"You have seen a copy of the document known as 'NOTs 34' or 'NOTs Series 34'. You have read the document known as 'NOTs 34' or 'NOTs Series 34'. You are aware that the documents known as the 'NOTs Series', the 'NOTs materials', or the 'NOTs pack' were stolen from a Scientology Church in Denmark in 1983.
"On or about August 12, 1995, an electronic mail communication with the Subject 'Re: International Noose is loosening fast on Scn' was posted to the USENET newsgroup alt.religion.scientology.
"You authored the following text contained in Exhibit B: 'I have never signed any silly billion year contracts, or agreeded [sic] to keep the OT tripe secret. So are you bozos going to raid *my* house if I put up a web site or report the silly stuff?'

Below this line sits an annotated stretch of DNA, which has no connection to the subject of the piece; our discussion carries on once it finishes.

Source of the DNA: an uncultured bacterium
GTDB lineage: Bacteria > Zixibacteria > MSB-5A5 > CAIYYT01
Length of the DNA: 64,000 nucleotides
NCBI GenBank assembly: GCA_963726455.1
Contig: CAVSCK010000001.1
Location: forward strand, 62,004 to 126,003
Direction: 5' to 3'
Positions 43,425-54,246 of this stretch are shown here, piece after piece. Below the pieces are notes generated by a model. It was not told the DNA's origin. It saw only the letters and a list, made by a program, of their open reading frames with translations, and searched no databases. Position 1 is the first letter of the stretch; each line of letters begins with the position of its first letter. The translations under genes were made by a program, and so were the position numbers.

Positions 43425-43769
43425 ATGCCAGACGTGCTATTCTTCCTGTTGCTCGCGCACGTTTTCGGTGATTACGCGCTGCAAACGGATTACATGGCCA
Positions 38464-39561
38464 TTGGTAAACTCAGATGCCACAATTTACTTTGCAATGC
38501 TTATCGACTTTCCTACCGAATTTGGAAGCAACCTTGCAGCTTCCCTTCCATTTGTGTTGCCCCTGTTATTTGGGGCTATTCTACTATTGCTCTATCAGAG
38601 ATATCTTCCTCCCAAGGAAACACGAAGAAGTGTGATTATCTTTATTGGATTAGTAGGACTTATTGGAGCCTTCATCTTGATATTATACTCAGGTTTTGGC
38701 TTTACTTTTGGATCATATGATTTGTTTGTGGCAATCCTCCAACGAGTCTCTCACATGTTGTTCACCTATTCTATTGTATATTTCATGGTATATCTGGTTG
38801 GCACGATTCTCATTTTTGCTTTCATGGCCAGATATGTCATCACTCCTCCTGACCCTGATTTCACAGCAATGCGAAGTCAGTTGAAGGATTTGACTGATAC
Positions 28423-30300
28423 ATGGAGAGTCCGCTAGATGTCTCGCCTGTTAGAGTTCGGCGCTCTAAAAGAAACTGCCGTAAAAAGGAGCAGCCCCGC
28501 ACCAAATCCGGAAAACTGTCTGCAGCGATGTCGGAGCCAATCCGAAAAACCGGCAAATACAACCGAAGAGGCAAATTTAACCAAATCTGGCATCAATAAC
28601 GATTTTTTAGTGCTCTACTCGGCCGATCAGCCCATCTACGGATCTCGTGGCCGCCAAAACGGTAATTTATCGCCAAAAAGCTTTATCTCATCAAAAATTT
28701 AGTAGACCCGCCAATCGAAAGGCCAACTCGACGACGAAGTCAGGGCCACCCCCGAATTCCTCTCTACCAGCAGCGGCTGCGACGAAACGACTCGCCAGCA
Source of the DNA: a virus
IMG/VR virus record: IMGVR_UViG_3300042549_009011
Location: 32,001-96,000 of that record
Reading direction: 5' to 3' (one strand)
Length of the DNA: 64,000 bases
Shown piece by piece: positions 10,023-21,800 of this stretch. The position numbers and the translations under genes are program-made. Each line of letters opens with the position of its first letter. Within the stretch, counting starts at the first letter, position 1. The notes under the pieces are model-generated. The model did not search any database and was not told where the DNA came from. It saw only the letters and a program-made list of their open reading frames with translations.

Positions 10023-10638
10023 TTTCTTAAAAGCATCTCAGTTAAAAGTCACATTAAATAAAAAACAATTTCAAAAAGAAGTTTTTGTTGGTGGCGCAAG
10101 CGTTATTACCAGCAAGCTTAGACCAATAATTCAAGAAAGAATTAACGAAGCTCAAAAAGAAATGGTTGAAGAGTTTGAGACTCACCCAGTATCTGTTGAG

"You authored the following text contained in Exhibit C: 'I am also publicly seeking more NOTs materials, stolen or not, which describes criminal activities.' 'It is my intent to POST and discuss any parts of NOTs which amount to manuals for criminal activities. Such discussions are in the public interest which overrides commercial copyright considerations.'
"You currently have a copy of the document known as 'NOTs 34' or 'NOTs Series 34' in disk space afforded you through your Internet account with Netcom On-Line Communication Services, Inc."
Ted Mayett reported changes at the Scientology's Las Vegas orgs, which he
"[T]he glass on the door is gone, replaced with a sheet of wood. I then am close enough to see that the big glass window next to the door is also smashed. But not completely, it is still holding in the frame.